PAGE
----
Much is made of Dublin’s medieval history but what is left of that medieval city today? In this post I have gone in search of the remains of medieval Dublin in the modern city.

Often the buildings and structures we associate with the medieval city are far more recent than we imagine.  Dublin castle for example is almost entirely a post-medieval structure – the medieval castle was destroyed in the 17th century while the walls beneath St Audeon’s church on Cooke Street are a modern reconstruction. So if these are not medieval where is medieval Dublin?

Medieval Dublin

The walled city of medieval Dublin was very small – less than one square mile. Its extents were between Dublin castle in the east to Bridge street  in the west and the river Liffey at its northern extreme to the Ross road in the South. The city had two major suburbs – in the Thomas street area which was heavily damaged in the siege of 1317 and Oxmantown which was situated in the Stoneybatter area of Dublin on the north side of the river. There were also three major religious foundations in close proximity to the city. These were St Mary’s Abbey situated in the vicinity of Mary street / Capel street area, the Augustinian monastery of All Hallows which stood where Trinity College is situated today and finally the Knights Hospitallar had a major foundation in Kilmainham. While the city’s geographical size may not have been much bigger than a large village today in the late 13th century the population exceeded 10,000 (some argue it may have been as high as 25,000).

However the vast majority of Dublin’s inhabitants have disappeared without a trace remaining. Their houses have been built over numerous times and their lives are only revealed in archaeological excavations. The remains of the medieval city that survive the test of time are invariably stone structures and tend to be in use constantly or by luck have been encased in later structures. Here are the ones I came across surviving in the modern city that are accessible today. If I have missed any I would love to hear.

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St Mary’s Abbey.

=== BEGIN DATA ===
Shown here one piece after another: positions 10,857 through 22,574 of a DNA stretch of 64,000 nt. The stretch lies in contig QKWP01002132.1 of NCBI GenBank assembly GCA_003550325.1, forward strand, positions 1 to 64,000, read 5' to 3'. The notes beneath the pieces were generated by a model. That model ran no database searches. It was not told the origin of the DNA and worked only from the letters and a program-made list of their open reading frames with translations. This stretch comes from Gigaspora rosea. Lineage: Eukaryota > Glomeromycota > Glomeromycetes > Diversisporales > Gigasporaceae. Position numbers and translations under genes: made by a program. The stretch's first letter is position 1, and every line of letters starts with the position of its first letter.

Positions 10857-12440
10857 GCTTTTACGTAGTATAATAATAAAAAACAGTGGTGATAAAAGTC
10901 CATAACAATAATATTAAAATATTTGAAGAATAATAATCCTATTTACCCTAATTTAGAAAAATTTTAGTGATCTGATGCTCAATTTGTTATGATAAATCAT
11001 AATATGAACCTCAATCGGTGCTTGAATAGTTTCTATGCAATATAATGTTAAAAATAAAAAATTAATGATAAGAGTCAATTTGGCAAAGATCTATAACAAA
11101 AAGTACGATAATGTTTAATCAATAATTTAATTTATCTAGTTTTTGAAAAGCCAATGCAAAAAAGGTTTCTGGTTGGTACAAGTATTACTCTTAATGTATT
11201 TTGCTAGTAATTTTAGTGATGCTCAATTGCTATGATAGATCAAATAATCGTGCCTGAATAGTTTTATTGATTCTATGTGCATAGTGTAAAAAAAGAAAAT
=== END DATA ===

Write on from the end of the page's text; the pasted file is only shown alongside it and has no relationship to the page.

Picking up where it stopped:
St Mary’s Abbey was among the biggest and wealthiest institutions in medieval Dublin. It was situated between roughly in the Capel street area on the northern bank of the river Liffey. Walking around the streets today there is little sign of its medieval past save the street names of Mary’s street and St Mary’s Abbey. However encased in this modern building (below) lies the remains of the abbey’s chapter house

The Chapterhouse of St Mary’s Cistercian abbey

The only other accessible surviving remains from the Abbey is the Slype which provided access to the cloister.

If you want to visit St Mary’s Abbey you can find more details here http://www.heritageireland.ie/en/Dublin/StMarysAbbeyDublin/

Christchurch Cathedral

Across the river within the space once enclosed by the walls, Christchurch cathedral dominates the skyline. Christchurch Cathedral dates from the early 11th century. The original stone building was built in the 12th century but was heavily altered in the 19th century.

Inside much of the original structure remains.

The tomb of Strongbow, (Richard de Clare) leader of the Norman invasion of Ireland is in Christchurch Cathedral today. The vaults underneath are the oldest surviving structure in the cathedral.

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St Patrick’s Cathedral

Heading south outside the city walls, St Patrick’s Cathedral is situated on the aptly named Patricks street Dublin. Built in the 12th century, the exterior of the cathedral has been altered over the centuries.

As at Christchurch cathedral, the original medieval structure remains relatively intact inside.

The tomb of Fulk de Sandford an archbishop who died in 1271.